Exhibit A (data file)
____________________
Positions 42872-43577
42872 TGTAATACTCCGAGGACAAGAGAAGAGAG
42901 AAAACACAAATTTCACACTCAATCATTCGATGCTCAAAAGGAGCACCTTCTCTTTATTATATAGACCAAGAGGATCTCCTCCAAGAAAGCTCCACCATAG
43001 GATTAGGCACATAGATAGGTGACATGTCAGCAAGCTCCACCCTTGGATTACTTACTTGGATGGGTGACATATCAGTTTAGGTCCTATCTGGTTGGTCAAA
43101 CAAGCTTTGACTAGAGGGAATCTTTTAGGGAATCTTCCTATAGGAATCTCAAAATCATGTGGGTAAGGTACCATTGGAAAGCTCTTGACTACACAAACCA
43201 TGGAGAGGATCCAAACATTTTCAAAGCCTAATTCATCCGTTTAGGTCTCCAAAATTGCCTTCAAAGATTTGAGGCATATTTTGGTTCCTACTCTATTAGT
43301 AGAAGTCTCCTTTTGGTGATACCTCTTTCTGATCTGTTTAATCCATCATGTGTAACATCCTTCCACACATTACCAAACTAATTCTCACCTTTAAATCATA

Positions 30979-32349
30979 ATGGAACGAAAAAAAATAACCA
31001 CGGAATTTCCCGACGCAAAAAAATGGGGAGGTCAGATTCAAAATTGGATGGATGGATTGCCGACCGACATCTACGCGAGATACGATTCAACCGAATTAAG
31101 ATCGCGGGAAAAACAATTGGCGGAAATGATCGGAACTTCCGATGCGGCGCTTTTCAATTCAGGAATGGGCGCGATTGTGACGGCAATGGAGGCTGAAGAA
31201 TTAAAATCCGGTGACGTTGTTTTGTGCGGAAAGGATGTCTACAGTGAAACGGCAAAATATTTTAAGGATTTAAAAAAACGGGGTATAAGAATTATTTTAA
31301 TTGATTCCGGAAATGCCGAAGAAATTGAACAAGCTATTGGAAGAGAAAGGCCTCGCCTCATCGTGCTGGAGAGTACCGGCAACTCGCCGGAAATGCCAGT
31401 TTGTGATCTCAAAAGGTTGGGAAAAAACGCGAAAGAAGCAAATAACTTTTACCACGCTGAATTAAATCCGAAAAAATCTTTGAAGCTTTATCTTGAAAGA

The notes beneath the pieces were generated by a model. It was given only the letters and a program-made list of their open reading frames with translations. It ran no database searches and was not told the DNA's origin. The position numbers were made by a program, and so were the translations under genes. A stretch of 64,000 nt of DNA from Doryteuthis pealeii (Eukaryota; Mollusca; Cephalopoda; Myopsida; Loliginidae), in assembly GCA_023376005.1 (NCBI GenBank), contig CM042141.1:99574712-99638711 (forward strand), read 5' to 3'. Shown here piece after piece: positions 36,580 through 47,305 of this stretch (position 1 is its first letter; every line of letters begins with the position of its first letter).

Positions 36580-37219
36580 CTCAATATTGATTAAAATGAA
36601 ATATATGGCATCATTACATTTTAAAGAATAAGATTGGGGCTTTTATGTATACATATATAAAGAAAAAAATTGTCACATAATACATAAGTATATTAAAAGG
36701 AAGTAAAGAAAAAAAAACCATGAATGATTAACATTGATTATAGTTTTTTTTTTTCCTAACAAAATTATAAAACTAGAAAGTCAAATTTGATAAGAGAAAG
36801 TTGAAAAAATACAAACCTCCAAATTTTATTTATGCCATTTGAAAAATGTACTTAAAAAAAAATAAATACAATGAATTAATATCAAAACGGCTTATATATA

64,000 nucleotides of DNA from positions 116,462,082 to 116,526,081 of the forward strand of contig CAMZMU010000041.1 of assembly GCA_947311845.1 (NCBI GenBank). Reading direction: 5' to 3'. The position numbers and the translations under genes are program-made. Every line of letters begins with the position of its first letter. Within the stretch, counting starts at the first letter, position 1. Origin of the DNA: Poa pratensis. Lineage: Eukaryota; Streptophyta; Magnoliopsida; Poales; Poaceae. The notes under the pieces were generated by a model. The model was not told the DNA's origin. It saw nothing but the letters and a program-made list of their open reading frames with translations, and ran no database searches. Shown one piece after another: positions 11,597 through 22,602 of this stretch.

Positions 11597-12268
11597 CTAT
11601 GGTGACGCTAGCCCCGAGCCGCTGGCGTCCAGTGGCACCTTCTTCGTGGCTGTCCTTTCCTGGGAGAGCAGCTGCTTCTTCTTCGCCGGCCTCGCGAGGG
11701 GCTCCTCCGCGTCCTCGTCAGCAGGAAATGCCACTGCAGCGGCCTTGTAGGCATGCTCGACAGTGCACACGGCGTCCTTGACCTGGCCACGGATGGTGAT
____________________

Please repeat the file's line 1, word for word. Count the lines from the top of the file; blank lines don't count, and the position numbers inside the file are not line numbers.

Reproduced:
Positions 42872-43577